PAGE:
Durham, NH — Improving mental health care resources, assuring transparency, and achieving campus diversity and unity – those are the goals of Student Body President-elect Sophia Spina. On Sunday, March 28, Spina and running mate Alexandra Coella were elected as the 2021-2022 student body president and student body vice president, respectively. A junior, Spina is majoring in psychology with a dual minor in writing and English, and although she may be regarded as a new face to Student Senate, she has ample experiences from her time in the organization.
A Maine native, Spina has been involved with the Student Senate ever since her freshman year. At that time, she was the third-floor representative for her dorm building, Christensen Hall. “I got introduced to Senate, and I just kind of fell in love with it and I was not like the most involved senator, but I just love being there and being a part of that community,” she said.
However, unlike most senators, Spina’s love-at-first-sight with the organization was not because of her exposure to Senate during U-Day, or her background. In fact, the first Senate meeting that she attended was as a proxy for a friend who was in the Senate. “I actually didn’t want to attend the meeting at first, but my friend Gabby, who was also the senator for Christensen [begged me to] because she couldn’t make it to one of the weekly meetings on Sunday,” she explained.
She said that her initial experience with the Student Senate was very pleasant. “I didn’t do too much during my first meeting [as a proxy], but everyone was really friendly,” she said. Additionally, she said that then-president Ethan McClanahan was very welcoming to her, which was when she initially became inspired to run for the student body president in the first place. “He (McClanahan) did such a good job and made everyone feel so comfortable and in Senate. He made it feel more casual and fun than other people I’ve seen [at that position],” said Spina.
Running for the student body president and vice president role has always been at the back of Spina’s mind. The idea initially came when students were sent back home last March. “I texted my friend (who was also in Senate) and said that we should definitely run [for the positions], we would do such a good job,” she said.
Spina’s idea was more of a “joke” at first, however, the recent loss of a friend due to suicide really gave her the push to step in and take action. “My good friend from UNH took his own life, and it made me realize that mental health resources aren’t where they need to be and everyone is suffering because of the pandemic,” she said. This was one of the reasons she believes why mental health care resources at UNH should be improved.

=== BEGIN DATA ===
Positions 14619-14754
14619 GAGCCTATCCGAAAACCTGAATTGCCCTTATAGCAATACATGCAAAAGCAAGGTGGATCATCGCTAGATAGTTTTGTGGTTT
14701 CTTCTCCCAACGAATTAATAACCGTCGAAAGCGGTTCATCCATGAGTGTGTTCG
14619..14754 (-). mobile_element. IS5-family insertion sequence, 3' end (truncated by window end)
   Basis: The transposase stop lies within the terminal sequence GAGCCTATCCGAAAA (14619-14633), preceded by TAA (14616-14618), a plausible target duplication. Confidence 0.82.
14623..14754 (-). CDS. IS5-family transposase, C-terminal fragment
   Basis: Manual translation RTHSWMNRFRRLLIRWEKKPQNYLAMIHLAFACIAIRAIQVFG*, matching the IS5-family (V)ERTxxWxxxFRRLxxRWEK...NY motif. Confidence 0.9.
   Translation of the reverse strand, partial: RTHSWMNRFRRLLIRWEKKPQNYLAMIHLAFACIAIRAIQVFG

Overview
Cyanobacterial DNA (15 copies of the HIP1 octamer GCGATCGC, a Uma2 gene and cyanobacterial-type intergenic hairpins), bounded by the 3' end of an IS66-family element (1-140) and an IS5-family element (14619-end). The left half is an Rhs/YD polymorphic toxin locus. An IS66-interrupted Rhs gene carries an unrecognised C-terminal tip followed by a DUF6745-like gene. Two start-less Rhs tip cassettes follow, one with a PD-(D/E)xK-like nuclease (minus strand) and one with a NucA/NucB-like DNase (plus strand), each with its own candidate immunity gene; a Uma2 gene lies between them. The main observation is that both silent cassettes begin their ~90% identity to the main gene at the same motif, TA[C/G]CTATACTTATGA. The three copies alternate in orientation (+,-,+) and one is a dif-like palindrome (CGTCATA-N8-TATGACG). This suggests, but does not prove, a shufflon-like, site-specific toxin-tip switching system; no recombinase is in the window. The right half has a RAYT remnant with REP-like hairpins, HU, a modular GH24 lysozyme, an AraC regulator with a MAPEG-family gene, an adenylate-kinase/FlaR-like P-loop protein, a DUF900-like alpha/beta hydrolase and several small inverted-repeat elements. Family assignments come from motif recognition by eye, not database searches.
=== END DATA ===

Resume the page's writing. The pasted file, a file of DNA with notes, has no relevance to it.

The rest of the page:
Aside from that, when asked about her thoughts regarding the biggest issue within the UNH community, she said that during her initial years of being in the Senate, she felt that there was a disconnection between all of the student organizations, especially the Fraternity and Sorority Life (FSL) community.
Although she hates to say it, she admitted that UNH is a “cliquey” school, which is a hard pill of a fact to swallow for some students. “Nobody in FSL wanted to be in Senate and vice versa. So, when I was involved in both FSL and Senate, I just think that we need to implement more ways to unite the campus rather than to create episodes of it. I want to implement ways that unify the student body and decrease divisions among students,” said Spina, who is also a member of the Alpha Chi Omega sorority.
In light of what has been happening around the country, Spina also hopes to increase and promote the importance of diversity since UNH is a predominantly white campus. “I am not a person of color and I don’t want to speak on behalf of them, but I am hoping to work with as many people of color as I can to help me and the rest of the campus understand [their experience] and get the word out about diversity to help the campus become more unified and diverse in general,” she commented.
The Student Senate scandal in 2019 has resulted in the organization’s reputation taking a dip. Spina said that she wasn’t sure if Senate handled the situation accordingly. “They kind of just shut it down… I don’t think Senate’s reputation has really recovered from that,” she said.
However, Spina hopes to remove that stigma from the Student Senate and create a friendly and welcoming environment within the organization. “I want to make Senate more inviting and friendly, just like how it was when I was a freshman when everyone enjoyed going to the meetings and isn’t feeling angry or hostile like it currently is right now,” she added.
Spina believes that she and vice president Alex Colella have what it takes to lead the student body this coming fall. “I think with the resources I have through Senate along with the connections I’ve made, I think I can do a pretty good job accomplishing the goals I said I would,” said Spina.
Photo courtesy of Sophia Spina.